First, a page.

« EelmineJätka »
O more than Fortune, Friends, or Country lost!
-He said, and dy'd.
Dr. Johnson says, "the contemptible Dialogue between ' He and She,' should have been suppressed."
Many of our old Epitaphs are written in dialogue. In this instance, nothing could so well express the story of the Daughter and Father meeting in a foreign country, he exiled, and she dying in his arms! Bowles.
Ver. 9. SAVE MY COUNTRY, HEAV'N,] Alluding to the Bishop's frequent use and application of the expiring words of the famous Father Paul, in his prayer for the state, "Esto perpetua." With what propriety the Bishop applied it at his trial, and is here made to refer to it in his last moments, they will understand who know what conformity there was in the lives of the Prelate and the Monk. The character of our countryman is well known; and that of the Father may be told in very few words. He was profoundly skilled in all divine and human learning. He employed his whole life in the service of the State, against the unjust encroachments of the Church. He was modest, humble, and forgiving, candid, patient, and just; free from all prejudices of party, and all the projects of ambition; in a word, the happiest compound of science, wisdom, and virtue. Warburton.
This severe sarcasm would certainly, if he had seen it, been highly displeasing to Pope, who retained for Atterbury the warmest affection and respect. But from the Letters of Atterbury, printed, in three volumes, by Mr. Nicholls, and particularly from those in p. 148, to p. 168, it almost indisputably appears that the Bishop was engaged in a treasonable correspondence, and in the intrigues of the Pretender. Warton.
ON EDMUND DUKE OF BUCKINGHAM.*
WHO DIED IN THE NINETEENTH YEAR of his age, 1735.
Ir modest Youth, with cool Reflection crown'd,
* Only son of John Sheffield, Duke of Buckingham, by Katherine Darnley, natural daughter of James II.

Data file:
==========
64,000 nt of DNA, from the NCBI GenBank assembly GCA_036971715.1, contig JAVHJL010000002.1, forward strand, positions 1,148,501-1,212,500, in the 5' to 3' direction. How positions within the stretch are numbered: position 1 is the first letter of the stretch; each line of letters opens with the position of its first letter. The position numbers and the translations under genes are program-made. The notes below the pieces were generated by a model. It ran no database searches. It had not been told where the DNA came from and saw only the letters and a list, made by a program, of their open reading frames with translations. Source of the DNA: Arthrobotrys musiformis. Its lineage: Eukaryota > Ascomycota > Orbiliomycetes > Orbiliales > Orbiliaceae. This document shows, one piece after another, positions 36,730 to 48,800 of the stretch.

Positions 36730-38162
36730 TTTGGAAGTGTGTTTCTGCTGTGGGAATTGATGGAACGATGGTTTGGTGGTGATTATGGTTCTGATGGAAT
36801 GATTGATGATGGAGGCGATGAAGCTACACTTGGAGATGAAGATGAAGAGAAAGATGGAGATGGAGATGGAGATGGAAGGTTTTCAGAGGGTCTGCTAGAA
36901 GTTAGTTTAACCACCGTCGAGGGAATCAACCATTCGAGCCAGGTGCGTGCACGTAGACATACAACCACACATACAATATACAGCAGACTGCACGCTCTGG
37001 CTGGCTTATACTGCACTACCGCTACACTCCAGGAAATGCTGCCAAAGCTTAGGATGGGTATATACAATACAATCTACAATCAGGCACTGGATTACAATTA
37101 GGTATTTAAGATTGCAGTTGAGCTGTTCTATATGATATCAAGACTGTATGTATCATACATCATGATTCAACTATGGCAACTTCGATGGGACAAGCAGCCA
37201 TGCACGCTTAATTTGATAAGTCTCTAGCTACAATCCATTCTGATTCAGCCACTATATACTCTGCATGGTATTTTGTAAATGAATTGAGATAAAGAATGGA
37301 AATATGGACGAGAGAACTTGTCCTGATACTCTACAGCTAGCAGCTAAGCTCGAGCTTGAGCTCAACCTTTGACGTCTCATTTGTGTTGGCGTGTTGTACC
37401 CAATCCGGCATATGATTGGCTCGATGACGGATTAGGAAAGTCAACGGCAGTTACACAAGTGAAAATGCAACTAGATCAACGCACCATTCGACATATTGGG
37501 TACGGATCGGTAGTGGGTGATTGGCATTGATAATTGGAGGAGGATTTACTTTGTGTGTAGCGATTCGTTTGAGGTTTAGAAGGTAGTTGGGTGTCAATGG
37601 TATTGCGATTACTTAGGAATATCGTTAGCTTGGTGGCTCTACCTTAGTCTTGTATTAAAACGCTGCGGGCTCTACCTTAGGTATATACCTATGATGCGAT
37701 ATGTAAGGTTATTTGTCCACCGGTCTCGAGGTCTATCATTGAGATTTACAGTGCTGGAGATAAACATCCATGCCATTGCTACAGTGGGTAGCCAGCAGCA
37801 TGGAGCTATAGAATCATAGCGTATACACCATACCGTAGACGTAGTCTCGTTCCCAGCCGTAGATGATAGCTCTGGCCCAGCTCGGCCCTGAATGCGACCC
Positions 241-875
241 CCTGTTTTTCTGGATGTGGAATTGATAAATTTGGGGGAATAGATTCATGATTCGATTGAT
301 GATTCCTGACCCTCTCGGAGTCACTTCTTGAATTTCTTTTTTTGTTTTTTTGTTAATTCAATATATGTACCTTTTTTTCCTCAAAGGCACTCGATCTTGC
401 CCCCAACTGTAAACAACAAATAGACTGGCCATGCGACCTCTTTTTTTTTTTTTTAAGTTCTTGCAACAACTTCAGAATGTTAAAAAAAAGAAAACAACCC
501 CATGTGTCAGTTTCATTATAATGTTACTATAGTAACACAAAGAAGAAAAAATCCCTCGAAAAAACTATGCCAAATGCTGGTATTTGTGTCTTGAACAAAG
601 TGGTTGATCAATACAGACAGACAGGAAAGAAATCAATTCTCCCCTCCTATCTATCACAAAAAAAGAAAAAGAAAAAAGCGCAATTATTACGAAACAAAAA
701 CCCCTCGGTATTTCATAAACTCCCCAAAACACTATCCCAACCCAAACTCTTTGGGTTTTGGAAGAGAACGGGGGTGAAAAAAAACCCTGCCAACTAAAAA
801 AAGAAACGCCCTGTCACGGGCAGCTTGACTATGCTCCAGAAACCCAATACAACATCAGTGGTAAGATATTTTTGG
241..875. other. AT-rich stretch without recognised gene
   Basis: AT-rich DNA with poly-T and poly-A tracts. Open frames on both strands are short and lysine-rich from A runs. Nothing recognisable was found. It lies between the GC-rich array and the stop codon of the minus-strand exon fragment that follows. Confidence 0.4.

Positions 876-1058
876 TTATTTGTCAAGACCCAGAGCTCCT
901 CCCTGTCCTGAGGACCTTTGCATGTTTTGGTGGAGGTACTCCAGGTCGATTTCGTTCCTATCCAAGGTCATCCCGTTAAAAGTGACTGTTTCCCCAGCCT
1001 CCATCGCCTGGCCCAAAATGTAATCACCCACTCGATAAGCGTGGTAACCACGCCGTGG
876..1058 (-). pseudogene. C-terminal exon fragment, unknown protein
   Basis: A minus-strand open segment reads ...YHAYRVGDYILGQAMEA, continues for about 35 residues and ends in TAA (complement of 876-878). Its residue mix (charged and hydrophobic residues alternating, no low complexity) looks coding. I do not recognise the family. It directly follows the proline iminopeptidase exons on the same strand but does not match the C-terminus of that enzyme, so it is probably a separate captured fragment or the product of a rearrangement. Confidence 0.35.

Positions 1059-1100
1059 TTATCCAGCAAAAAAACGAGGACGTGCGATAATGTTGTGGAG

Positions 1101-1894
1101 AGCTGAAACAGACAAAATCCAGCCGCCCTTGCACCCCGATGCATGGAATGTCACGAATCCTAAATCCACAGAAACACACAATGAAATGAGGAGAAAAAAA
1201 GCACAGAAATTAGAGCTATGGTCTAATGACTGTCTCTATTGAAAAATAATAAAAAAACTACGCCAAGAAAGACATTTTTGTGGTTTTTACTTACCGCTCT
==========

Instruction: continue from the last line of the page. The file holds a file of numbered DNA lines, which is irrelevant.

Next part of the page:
Ver. 1. If modest Youth, &c.] This Epitaph Mr. Warburton prefers to the rest, but I know not for what reason.
with reflection, is surely a mode of speech approaching to nonsense. Opening virtues blooming round, is something like tautology. The six following lines are poor and prosaic. Art, is in another place used for arts. The six last lines are the best, but not excellent. Johnson.
The above Epitaph is written with a degree of feeling, which would atone for greater blemishes than Dr. Johnson has been able to point out.
FOR ONE WHO WOULD NOT BE BURIED IN
HEROES and Kings! your distance keep:
In peace let one poor Poet sleep,
ANOTHER, ON THE SAME.
NDER this Marble, or under this Sill, Or under this Turf, or e'en what they will; Whatever an Heir, or a Friend in his stead, Or any good creature shall lay o'er my head, Lies one who ne'er car'd, and still cares not a pin What they said, or may say, of the mortal within: But, who living and dying, serene still and free, Trusts in GoD, that as well as he was, he shall be. Imitated from the following lines of Ariosto:
Ludovici Areosti humantur ossa
Sub hoc marmore, vel sub hoc humo, seu
Sub quicquid voluit benignus hæres
Sive hærede benignior comes, seu
Opportunius incidens Viator:
Nam scire haud potuit futura, sed nec
Tanti erat vacuum sibi cadaver
J. M'Creery, Tooks Court,
END OF VOL. III.